Background & aims: Liver stiffness (LS) as measured by transient elastography [Fibroscan] offers a novel non-invasive approach to assess liver cirrhosis. Since Fibroscan seems to be unreliable in patients with congestive heart failure, it remains to be determined whether hemodynamic changes affect LS irrespective of fibrosis.
Methods & results: Using landrace pigs, we studied the direct relationship between the central venous pressure and LS measured by Fibroscan. Clamping of the inferior caval vein increased LS from 3.1 to 27.8kPa while reopening reversed LS within 5min to almost normal values of 5.1kPa. We then studied LS as a function of venous pressure in the isolated pig liver by clamping the upper and lower caval, portal vein and hepatic artery. The stepwise increase of intravenous pressure to 36cm of water column (3.5kPa) linearly and reversibly increased LS to the upper detection limit of 75kPa. We finally measured LS in 10 patients with decompensated congestive heart failure before and after recompensation. Initial LS was elevated in all patients, in 8 of them to a degree that suggested liver cirrhosis (median 40.7kPa). Upon recompensation with a median weight loss of 3.0kg, LS decreased in all 10 patients down to a median LS of 17.8kPa. Inflammation could not account for increased LS since initial liver enzyme counts were only slightly elevated and did not change significantly.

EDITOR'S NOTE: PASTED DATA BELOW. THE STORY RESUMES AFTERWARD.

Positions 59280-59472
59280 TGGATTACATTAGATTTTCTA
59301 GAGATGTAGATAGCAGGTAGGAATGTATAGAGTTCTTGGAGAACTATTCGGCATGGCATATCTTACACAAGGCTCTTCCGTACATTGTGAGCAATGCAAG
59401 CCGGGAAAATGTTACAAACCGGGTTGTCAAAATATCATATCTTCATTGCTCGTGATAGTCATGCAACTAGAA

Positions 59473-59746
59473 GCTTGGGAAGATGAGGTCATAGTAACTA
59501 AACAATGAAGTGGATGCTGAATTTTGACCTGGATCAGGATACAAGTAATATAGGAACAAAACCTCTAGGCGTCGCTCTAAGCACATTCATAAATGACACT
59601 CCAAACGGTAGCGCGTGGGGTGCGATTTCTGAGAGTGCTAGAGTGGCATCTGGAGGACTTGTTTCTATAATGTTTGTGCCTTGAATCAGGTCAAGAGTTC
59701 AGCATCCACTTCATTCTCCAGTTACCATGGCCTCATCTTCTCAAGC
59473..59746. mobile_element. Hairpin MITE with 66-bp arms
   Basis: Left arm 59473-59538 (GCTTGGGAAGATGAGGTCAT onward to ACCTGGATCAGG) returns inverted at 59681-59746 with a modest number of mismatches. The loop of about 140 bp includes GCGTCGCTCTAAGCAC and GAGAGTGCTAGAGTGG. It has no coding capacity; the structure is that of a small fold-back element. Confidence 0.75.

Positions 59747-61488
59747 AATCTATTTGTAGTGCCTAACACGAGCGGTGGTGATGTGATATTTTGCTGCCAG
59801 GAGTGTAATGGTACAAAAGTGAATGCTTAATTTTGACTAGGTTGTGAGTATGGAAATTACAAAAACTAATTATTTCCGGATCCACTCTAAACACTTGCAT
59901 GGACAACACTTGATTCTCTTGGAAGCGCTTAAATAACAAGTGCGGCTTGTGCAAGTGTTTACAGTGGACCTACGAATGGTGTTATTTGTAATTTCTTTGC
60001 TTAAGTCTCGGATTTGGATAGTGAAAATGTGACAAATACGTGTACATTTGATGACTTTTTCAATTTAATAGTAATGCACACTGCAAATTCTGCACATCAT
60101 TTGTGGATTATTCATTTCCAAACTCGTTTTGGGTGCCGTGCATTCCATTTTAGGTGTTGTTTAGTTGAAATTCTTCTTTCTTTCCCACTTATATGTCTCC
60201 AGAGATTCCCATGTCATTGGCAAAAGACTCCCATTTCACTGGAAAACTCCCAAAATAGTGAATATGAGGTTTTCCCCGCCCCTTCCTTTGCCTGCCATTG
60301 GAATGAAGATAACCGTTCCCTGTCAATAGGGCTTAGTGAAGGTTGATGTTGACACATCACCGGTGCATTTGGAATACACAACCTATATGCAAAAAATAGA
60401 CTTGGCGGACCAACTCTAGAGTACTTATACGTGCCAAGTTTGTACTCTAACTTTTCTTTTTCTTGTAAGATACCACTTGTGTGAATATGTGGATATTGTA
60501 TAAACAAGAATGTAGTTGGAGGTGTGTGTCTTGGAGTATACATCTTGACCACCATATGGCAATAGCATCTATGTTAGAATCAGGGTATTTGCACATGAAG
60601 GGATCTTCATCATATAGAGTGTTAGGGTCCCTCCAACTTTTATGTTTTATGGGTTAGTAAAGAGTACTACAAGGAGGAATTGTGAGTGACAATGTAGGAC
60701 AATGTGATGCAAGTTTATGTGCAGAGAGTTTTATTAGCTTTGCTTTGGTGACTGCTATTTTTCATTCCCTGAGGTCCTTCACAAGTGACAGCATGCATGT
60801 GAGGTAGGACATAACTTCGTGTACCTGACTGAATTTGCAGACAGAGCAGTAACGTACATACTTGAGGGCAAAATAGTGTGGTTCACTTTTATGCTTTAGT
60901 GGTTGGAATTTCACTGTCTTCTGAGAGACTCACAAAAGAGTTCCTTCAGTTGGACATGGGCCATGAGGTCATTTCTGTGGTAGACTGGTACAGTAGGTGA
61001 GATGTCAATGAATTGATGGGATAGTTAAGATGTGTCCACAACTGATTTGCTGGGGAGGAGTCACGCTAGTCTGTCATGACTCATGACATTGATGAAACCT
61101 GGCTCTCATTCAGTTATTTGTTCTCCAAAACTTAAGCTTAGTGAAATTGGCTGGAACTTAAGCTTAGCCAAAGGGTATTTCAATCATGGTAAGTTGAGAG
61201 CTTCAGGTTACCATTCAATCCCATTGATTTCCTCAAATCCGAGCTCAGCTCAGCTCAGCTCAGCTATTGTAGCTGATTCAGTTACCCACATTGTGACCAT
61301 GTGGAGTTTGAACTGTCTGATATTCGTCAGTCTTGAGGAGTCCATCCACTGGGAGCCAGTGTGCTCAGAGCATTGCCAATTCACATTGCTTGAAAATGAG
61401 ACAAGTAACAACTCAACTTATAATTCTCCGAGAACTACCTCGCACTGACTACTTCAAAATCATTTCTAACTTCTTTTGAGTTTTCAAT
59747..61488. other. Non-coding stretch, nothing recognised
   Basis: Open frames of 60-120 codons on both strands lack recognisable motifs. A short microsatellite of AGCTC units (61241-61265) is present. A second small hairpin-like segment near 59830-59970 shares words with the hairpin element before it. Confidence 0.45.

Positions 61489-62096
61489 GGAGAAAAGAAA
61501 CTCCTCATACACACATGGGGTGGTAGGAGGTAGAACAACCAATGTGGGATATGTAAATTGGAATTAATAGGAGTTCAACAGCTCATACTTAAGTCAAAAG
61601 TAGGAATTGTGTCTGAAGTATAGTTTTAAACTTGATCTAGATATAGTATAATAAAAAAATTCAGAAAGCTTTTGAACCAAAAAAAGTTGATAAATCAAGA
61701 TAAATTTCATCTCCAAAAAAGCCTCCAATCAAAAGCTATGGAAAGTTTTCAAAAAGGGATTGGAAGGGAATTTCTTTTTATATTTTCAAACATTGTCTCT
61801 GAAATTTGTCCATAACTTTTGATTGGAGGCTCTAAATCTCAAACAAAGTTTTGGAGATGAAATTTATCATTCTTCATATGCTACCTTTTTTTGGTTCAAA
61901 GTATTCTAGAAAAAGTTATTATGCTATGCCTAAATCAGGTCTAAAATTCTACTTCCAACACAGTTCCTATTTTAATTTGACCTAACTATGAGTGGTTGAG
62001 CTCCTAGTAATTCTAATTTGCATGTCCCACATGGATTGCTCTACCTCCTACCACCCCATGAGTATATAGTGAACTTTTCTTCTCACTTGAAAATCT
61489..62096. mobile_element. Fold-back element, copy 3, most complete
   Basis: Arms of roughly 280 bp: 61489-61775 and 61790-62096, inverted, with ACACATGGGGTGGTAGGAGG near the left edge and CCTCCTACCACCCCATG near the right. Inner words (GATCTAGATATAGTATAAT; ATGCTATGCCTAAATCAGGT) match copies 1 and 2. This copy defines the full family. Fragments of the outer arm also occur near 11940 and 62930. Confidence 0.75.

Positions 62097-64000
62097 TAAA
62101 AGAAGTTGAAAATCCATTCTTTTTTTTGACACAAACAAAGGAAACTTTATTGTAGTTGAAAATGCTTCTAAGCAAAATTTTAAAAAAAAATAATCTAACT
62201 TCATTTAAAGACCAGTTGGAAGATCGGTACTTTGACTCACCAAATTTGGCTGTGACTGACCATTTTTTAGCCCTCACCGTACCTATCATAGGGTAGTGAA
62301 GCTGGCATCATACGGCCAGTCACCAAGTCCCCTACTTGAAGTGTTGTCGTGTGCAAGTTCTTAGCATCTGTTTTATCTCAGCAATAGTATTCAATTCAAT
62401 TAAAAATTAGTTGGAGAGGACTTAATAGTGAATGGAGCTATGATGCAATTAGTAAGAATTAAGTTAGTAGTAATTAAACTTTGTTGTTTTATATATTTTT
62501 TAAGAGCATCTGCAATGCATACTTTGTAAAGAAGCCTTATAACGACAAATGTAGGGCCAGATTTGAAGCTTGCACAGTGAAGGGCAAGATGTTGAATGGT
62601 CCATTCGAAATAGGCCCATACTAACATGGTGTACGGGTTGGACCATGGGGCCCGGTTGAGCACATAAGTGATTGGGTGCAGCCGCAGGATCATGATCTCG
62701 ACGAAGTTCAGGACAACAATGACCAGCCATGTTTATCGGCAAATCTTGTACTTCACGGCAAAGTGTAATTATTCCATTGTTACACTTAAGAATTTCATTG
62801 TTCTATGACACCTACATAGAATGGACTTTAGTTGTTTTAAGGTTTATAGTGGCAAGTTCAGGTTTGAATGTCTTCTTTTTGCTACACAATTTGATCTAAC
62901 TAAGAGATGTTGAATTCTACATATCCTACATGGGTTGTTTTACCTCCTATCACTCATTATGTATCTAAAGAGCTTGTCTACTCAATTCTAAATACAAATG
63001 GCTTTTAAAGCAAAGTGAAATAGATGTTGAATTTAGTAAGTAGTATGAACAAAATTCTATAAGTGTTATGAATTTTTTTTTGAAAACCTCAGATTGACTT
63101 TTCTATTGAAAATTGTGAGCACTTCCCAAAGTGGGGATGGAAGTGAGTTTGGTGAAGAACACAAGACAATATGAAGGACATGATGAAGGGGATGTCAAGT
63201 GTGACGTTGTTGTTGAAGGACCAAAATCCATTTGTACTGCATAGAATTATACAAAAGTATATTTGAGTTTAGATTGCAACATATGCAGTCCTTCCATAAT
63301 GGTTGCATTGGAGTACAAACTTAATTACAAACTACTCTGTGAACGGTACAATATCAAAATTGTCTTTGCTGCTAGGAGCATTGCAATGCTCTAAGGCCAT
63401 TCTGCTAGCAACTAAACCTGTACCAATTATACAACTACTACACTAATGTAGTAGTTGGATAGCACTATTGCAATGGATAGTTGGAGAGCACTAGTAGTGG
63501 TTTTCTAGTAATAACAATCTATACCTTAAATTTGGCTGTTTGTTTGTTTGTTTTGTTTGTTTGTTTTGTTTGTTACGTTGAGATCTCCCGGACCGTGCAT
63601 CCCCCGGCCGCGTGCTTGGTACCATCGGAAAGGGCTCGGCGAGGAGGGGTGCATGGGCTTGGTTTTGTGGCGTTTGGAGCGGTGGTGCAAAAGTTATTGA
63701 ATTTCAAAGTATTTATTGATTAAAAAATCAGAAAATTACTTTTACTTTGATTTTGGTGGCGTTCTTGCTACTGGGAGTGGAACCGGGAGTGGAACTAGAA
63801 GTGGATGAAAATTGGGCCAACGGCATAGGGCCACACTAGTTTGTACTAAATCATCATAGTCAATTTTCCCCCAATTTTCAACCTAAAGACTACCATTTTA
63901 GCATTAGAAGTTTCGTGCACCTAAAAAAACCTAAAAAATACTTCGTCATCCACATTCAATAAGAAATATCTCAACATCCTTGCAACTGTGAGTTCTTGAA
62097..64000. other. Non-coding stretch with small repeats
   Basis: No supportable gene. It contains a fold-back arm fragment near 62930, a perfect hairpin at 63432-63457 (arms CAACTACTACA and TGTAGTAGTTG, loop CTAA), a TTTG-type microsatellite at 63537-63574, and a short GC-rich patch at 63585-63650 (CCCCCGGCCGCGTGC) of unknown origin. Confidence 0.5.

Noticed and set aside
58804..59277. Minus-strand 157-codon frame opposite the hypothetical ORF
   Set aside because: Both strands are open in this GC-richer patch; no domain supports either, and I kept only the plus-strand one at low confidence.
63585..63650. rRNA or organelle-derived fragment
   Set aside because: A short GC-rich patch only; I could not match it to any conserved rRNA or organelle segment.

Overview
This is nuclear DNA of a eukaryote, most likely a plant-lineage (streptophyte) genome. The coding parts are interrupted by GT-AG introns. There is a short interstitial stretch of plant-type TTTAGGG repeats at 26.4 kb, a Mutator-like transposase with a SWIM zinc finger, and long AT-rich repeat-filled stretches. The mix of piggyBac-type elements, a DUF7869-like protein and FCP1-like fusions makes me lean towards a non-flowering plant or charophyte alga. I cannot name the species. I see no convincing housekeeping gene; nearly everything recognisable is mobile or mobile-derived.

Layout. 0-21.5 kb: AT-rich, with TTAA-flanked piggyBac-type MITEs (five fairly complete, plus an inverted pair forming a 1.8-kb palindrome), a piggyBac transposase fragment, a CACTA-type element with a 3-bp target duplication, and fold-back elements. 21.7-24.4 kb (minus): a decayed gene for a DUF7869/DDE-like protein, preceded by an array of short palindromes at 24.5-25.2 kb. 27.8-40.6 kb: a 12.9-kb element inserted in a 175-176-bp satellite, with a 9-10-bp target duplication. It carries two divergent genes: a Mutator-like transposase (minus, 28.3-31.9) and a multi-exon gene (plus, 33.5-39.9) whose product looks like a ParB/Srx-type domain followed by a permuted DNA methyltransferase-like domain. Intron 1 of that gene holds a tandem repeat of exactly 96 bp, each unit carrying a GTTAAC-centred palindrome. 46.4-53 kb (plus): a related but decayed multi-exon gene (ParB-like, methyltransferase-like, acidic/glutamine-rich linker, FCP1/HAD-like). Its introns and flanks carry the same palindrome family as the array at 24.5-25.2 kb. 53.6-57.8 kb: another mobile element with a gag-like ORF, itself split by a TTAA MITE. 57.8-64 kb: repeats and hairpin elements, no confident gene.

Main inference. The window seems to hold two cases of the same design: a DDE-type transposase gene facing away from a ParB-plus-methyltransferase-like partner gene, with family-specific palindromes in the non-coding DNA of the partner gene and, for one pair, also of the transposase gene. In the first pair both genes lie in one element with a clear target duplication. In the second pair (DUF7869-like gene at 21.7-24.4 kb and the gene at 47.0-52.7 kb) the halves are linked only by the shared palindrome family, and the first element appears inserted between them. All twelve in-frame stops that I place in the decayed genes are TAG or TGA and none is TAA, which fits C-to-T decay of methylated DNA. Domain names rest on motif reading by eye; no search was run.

Conclusion: LS is a direct function of central venous pressure which should be considered when assessing the degree of fibrosis.